Negative Oil Prices,
$100 Oil Prices
Negative Oil Prices, $100 Oil Prices – Where is Oil Heading in 2021?
The question on everyone’s mind is when—or if—oil prices will recover. Oil prices are a global commodity, meaning that a worldwide event has to take place to adjust prices by a significant amount. With COVID-19 affecting the entire world, prices will respond as the countries with highest demand recover. With airlines running at minimum capacity, cruise ships at dock, and Americans—known for driving—staying home, there is an imbalance in supply/demand.
As many of us are not economists or experts in global supply/demand research, MineraliQ collaborated with the Enverus Market Intelligence team to give mineral owners insights into where they see oil & gas prices going over the next year—distilled down to give owners more clarity and comfort on when their checks might grow.
While there are dozens of scenarios that can impact global prices, it really boils down to demand. Without an increase in demand for oil, there is too much oil on the market, driving prices down. This surplus is why you hear on the news that OPEC+ is looking to curtail production. By taking oil out of the market, they can stabilize prices. The chart below illustrates various scenarios of demand based on different possible COVID-19 recoveries. No one really knows what COVID-19 restrictions will look like, but there is a fair chance that they will depress prices throughout the year.
With the understanding that prices depend on global demand and global production curtailment, we can begin to understand where prices may go this year and in the future. While prices have recovered from lows to ~$40 per barrel, they have stalled out. Also, it is important to note that prices reported in the media are WTI, what is known as the benchmark, and local prices may be different. Local pricing differences are known as basis. For example, for someone who has minerals in the Permian, there is a Permian differential (basis). A basis can be positive or negative, depending on the location of your assets. Mineral owners also do not benefit from an operator’s hedges; hedges are used by operators to reduce the risk of benchmark or basis prices. As an owner, you might hear that an operator is getting $60 per barrel for 2020 due to hedges, but as a mineral owner you will get the actual market pricing, which can be much less.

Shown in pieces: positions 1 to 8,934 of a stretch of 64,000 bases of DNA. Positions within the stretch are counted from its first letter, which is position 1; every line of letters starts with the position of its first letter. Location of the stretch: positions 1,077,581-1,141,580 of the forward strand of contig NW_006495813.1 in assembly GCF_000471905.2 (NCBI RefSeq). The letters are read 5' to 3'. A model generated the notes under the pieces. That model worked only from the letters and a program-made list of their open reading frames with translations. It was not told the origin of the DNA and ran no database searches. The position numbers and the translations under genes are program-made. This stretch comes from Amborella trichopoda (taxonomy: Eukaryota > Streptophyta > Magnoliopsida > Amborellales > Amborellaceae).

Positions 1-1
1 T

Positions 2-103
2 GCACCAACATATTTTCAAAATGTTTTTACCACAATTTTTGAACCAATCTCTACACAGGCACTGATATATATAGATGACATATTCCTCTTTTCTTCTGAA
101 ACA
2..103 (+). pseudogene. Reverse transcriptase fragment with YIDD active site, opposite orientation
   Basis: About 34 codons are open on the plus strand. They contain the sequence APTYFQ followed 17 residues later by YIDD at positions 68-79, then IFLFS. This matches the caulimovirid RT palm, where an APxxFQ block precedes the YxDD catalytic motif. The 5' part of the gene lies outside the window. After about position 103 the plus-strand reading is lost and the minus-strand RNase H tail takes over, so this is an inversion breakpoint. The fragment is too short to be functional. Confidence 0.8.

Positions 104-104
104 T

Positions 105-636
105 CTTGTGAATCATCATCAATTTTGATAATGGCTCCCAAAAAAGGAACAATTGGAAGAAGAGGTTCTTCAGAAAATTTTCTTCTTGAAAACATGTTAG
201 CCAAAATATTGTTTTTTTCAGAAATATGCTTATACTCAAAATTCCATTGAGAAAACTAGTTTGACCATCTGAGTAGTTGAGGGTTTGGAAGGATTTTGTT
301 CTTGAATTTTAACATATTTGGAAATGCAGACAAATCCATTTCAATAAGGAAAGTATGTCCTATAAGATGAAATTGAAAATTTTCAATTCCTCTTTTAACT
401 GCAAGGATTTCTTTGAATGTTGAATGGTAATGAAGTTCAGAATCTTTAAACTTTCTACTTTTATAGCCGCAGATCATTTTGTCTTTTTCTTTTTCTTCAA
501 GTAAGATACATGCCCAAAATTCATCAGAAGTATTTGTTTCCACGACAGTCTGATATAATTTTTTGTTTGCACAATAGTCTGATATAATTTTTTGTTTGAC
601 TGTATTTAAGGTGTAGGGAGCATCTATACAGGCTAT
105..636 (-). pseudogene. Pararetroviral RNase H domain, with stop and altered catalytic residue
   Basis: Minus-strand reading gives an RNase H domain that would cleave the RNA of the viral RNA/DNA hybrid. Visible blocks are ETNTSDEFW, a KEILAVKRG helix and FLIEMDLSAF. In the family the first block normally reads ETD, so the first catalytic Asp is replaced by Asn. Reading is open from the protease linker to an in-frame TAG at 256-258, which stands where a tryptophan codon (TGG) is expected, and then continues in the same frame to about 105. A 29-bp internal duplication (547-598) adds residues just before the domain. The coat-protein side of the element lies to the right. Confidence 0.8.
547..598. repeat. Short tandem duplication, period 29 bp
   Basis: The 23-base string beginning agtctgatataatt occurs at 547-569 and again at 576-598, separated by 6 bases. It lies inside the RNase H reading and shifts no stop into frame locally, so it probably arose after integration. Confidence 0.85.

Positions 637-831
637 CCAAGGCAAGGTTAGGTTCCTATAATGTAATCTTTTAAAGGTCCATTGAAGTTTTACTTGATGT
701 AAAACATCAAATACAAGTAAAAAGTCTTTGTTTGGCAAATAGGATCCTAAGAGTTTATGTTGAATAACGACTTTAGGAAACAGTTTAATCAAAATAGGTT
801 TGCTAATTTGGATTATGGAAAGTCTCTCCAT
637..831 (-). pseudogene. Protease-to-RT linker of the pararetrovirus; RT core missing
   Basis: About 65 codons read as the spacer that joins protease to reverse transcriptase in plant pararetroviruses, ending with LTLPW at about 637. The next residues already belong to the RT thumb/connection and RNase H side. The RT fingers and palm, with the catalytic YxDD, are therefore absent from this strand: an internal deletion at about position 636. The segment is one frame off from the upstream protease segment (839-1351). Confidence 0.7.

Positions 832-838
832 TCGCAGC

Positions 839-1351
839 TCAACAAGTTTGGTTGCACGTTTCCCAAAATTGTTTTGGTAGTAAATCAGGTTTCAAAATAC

The chart below shows Enverus Market Intelligence price recovery for both a base case and if COVID-19 lasts longer than initially forecasted.
For those with assets in gassier basins, understanding the recovery of oil prices will drive the forecast of gas prices. Historically gas and oil were looked at separately, with shale gas as a by-product of oil production. With the increase in shale oil wells, there was an abundance of gas in the market from wells that only produce gas, along with this excess gas from oil wells. With the collapse of oil prices and the shut-in of oil wells, there is a forecasted gas shortfall going into late 2020. If we have a cold winter and oil prices do not recover enough to drive new production, gas prices will increase. There is no consensus on where gas prices will go, but many experts expect prices to head north of $2.75/Mcf. Some forecasts are as high as $4/Mcf if oil does not recover and there is a cold winter.
MineraliQ provides a simple and straight forward analysis of where prices are going based on the reality of the global supply/demand models, turning down the noise in the media. If you have any questions about where prices are going or need a personalized analysis on your assets, please reach out to our professional services team.